Market Status: Offshore - France - Channel project stalled by siting permit appeals

The future of offshore wind power in France is once again up in the air. It had been hoped that phase one of the country's first offshore installation, the 105MW Cote d'Albatre project in the English Channel, would start turning in 2010.

However, it is still on hold as developers Enertrag and Prokon Nord await a court ruling on three appeals contesting the siting permit issued in 2008 (Winpow Monthly, September 2009).

Philippe Gouverneur, director of Enertrag France, hopes that the court will decide before the end of the year and that there is not a further appeal. In the meantime, financiers are unwilling to close a deal and the budget has substantially overshot what was originally drawn up in 2004. "You have to question if it will ever be built," says Gouverneur. One option might be to convert it to a demonstration site for offshore wind and marine energy, along the lines of Germany's Alpha Ventus facility, he believes.

Cote d'Albatre was the only project selected following a tender call for 500MW of offshore capacity in 2004. Just two years later the government decided to replace competitive tendering with a guaranteed premium price, setting the tariff at EUR0.13/kWh for the first ten years. After that, it varies between EUR0.03/kWh for plants operating 3,900 hours or more and EUR0.13/kWh for 2,800 hours or less.

Tariff not high enough

However, this system has not yielded results, either. For one thing, developers say the tariff is too low. It needs to be at least EUR0.16/kWh if France is to meet its target of 6GW of offshore wind by 2020, argues the Renewable Energy Syndicate.

Another major problem is the lack of clear regulations for offshore wind. At present the sector is largely covered by the same rules as for onshore wind, not all of which are appropriate: urban planning regulations, for example, which govern siting permits; and wind power development zones (ZDEs), areas defined by local authorities within which plants must be built to benefit from the preferential tariff.

All being well, both those anomalies should be removed when the Grenelle 2 law is passed later this year. This is the second law to come from the Grenelle de l'Environnement, a national summit to formulate government environmental policy (Winpow Monthly, September 2007), and detail how those policies will be implemented.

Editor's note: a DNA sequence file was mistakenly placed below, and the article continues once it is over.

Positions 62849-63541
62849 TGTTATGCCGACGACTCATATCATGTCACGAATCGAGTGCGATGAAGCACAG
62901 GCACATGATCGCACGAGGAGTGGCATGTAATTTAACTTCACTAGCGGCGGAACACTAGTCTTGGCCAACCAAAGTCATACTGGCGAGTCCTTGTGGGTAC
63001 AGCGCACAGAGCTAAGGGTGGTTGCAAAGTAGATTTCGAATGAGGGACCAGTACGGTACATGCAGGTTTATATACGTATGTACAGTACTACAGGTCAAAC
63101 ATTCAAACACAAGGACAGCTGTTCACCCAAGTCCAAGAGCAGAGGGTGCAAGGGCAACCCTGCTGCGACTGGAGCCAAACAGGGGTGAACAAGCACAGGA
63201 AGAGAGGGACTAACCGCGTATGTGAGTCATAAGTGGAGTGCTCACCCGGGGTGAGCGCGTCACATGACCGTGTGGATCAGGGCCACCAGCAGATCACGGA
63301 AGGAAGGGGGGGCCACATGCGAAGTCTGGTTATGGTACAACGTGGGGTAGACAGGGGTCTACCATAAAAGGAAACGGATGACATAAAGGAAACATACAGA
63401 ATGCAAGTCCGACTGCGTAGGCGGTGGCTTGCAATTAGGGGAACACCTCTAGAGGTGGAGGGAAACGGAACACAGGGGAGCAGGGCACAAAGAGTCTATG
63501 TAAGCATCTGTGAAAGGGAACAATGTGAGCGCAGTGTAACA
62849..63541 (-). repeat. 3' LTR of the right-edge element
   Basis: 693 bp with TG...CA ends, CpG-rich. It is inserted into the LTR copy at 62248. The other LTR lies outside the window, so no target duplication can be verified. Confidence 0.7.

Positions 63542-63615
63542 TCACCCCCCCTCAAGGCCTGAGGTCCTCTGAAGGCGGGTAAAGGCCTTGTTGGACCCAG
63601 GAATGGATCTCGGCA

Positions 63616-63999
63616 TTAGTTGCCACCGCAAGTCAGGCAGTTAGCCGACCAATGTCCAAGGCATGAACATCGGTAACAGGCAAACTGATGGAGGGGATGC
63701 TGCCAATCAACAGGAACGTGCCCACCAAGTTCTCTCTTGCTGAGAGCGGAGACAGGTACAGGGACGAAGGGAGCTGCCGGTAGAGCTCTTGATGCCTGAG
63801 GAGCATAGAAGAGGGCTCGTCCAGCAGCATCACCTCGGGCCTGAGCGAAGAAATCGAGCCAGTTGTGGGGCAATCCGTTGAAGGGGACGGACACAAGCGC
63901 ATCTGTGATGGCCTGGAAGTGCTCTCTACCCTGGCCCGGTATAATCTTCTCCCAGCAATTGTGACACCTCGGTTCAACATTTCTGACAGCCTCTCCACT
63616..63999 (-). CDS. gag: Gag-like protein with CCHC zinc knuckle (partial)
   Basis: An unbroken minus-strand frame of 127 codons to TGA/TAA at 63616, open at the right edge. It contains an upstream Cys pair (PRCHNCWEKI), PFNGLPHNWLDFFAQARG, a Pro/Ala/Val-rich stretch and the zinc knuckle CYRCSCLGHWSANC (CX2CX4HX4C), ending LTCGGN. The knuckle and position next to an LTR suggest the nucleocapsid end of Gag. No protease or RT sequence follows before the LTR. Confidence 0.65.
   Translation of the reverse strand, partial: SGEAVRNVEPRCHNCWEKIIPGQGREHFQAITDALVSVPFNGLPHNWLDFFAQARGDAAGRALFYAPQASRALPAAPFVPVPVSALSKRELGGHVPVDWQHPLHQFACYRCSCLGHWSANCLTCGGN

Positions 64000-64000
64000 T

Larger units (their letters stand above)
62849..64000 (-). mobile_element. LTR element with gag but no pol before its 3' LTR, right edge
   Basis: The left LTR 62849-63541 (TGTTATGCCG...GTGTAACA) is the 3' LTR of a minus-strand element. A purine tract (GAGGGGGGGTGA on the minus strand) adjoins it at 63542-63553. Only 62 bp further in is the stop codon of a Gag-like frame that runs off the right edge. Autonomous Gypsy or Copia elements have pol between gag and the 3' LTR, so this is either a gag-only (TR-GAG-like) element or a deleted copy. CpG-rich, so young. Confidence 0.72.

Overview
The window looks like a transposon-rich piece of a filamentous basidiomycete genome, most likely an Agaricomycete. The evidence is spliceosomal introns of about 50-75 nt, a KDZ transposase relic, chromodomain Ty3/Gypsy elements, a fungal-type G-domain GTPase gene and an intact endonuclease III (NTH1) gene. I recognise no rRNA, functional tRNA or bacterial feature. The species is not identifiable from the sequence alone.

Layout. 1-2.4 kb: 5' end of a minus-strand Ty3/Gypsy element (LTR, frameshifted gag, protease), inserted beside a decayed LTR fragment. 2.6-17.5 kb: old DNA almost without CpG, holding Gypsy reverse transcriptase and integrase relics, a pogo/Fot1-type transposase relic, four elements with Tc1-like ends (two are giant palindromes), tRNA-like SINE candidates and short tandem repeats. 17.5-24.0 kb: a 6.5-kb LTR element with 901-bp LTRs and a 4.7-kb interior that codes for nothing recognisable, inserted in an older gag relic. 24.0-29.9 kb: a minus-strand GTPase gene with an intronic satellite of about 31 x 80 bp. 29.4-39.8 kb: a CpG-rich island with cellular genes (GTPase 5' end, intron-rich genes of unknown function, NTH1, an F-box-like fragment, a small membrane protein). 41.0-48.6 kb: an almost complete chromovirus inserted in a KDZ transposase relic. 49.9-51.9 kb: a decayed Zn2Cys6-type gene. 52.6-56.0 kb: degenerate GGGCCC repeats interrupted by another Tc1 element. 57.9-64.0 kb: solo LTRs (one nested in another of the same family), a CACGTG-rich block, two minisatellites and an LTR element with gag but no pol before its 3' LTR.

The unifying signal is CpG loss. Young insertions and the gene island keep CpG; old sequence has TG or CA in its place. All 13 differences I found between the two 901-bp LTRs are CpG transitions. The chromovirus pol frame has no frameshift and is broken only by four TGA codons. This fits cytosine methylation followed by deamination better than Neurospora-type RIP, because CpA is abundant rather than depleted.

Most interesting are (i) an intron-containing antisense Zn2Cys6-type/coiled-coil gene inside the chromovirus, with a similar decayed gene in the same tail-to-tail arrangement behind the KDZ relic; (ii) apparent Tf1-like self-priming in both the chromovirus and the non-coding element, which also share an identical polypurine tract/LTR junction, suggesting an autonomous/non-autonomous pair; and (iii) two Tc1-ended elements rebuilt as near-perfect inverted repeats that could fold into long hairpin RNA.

Under one new measure, regional authorities around the coast have been asked to identify suitable areas for the development of offshore wind power, taking into account the state of the grid, the presence of radar, shipping routes and other constraints. These plans, which should be finalised this month, will provide the basic planning tool and, it is hoped, speed the process. Not everyone is sure, however.

Gouverneur fears that they have been drawn up in too much of a hurry and will not be sufficiently rigorous to avoid legal challenges. Once the plans are in place, it is anticipated that the government will revert to competitive tendering, despite its poor record. The idea is still under discussion, but first indications are that there will be calls for 2GW each in 2011, 2013 and 2015, with preference for projects over 300MW. While views on tenders are mixed, it is generally agreed that the timetable is unrealistic in view of France's 2020 renewables goal. "It will take a miracle to get these built in time," Gouverneur states.

But there is a general acknowledgement that, at the top at least, the government really is keen to get things moving, not only in order to meet its renewables targets, but also to develop new industries and stimulate jobs. In the meantime, developers continue to work on projects totalling around 10GW of installed capacity, according to SER. What happens next should become clearer in the coming weeks.

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